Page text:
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The Financial Express

Metro rail in Chattogram

| Updated: January 11, 2022 22:05:08


An electric metro-rail train is about to reach the Pallabi Station at Mirpur in the city as part of its test run on August 29 last year. — FE file photo An electric metro-rail train is about to reach the Pallabi Station at Mirpur in the city as part of its test run on August 29 last year. — FE file photo

Prime Minister Sheikh Hasina's vision of a metro rail network in the port city of Chattogram comes as no surprise. Given her government's development spree, especially in the communication and connectivity sector, the focus had been long expected. In this case, the premier has clearly expressed her personal interest to see that Chattogram metropolis has a metro rail network in place. She expressed her desire at the meeting of the Executive Committee of the National Economic Council (ECNEC) on January 4 last. To quote Planning Minister MA Mannan, the Prime Minister has said the metro rail should not be limited to Dhaka only. It has also to be built in Chattogram. She has also added that it can even be constructed in the big towns if needed. The project was proposed obviously to ensure a smooth urban communication system in Chattogram and other busy cities.

As the Prime Minister has directed the port city authorities to open its metro route connecting Shah Amanat International Airport with Chattogram Railway Station, its great impact throughout the gridlocked city can be visualised. According to the Planning Minister, the government will instruct the Chattogram City Corporation to build the metro facility. Chattogram's experience can be handy to introduce the system to other large cities beset with traffic snarl-ups. The Planning Ministry is expected to implement the projects. That the viaduct-based overhead metro rail would comprise a major segment of commuting in the big cities is well demonstrated in the capital Dhaka. In a couple of years, Dhaka is expected to see the full operation of its 21-kilometre metro rail trips between Uttara and Motijheel.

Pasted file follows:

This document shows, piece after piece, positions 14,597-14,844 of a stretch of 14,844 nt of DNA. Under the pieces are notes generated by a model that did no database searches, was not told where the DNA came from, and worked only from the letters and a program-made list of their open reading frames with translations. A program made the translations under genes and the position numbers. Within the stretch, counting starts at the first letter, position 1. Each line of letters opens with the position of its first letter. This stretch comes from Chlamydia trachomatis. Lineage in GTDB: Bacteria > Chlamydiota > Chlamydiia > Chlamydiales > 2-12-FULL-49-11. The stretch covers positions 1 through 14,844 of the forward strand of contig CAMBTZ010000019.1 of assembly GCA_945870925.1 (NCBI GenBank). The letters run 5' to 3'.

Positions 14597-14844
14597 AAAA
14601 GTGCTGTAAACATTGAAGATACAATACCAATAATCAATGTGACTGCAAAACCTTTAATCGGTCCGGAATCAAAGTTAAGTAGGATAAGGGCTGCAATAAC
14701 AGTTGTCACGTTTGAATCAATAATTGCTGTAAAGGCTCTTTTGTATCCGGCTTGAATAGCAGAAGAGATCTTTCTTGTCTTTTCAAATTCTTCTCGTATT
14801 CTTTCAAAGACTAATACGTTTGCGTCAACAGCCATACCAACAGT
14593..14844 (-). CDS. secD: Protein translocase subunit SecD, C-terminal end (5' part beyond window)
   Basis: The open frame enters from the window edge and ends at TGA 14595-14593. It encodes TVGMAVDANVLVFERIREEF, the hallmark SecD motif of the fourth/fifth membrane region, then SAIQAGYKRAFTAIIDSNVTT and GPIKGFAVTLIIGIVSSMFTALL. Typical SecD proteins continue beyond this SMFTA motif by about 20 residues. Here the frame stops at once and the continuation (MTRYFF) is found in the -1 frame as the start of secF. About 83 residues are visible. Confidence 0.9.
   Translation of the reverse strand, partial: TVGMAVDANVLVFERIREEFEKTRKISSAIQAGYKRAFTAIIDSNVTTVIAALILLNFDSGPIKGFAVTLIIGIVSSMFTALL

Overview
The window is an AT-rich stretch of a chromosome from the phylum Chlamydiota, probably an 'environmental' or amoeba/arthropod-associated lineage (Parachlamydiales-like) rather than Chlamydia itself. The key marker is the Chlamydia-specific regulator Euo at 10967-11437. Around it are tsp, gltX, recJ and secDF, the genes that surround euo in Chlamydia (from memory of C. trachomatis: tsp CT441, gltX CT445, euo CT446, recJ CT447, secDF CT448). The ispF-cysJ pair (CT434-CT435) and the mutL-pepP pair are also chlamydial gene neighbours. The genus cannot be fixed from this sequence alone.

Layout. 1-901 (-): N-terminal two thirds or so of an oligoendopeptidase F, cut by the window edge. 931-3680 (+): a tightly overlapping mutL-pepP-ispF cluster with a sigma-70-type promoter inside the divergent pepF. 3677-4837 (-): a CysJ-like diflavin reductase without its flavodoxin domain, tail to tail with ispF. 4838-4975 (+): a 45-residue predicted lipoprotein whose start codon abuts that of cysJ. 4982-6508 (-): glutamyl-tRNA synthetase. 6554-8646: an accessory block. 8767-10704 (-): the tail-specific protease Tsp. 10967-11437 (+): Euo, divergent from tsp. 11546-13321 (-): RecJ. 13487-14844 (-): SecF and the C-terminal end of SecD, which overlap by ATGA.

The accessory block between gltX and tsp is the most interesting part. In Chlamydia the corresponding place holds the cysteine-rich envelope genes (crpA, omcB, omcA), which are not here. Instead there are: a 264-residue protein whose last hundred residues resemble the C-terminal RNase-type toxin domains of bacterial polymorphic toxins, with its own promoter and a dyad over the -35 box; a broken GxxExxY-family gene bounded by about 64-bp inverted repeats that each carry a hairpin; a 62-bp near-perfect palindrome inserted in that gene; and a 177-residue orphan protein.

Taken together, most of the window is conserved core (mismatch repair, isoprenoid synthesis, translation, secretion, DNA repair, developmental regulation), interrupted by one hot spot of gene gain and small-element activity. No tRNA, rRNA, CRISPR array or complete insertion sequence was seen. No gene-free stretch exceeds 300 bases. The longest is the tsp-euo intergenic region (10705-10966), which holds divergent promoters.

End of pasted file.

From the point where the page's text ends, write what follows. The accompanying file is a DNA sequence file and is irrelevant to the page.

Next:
Experiment after experiment coupled with overhaul of traffic routes and stringent enforcement of dos and don'ts could do little to bring relief to the Dhaka dwellers. The MRT-6 railway was finally seen as the only way out. In the case of Chattogram, a similar spectacle could be expected --- albeit on a smaller scale. In spite of its different topography and urban practices, the port city has long echoed Dhaka. Beginning from urban chaos, reckless and defiant traffic movement, road accidents, urban crime and violence to water-logging and worsening air pollution --- Chattogram is growing as a 'twin city' of Dhaka. The country's city planners with vision, and of all persons the Prime Minister, could foresee the possible way out. Realisation of the PM's dream of a Chattogram free of traffic gridlock and the tormenting waits of commuters on way to destinations can catapult not only the port city's business but also the country's economy on a higher trajectory.

The successful execution of the project now rests with the field-level authorities. Although the higher policymaking body has decided to involve the city corporation in the task, scores of others are expected to get involved with the large project. As has been seen in Dhaka metropolis, dampers of work-plan clashes, overlapping of functions, changes in plan etc. may not be ruled out completely. These impediments to projects' implementation push the costs higher; chipping away at the public exchequer. These are least expected by the port city dwellers. They'll shatter their fond dream. 

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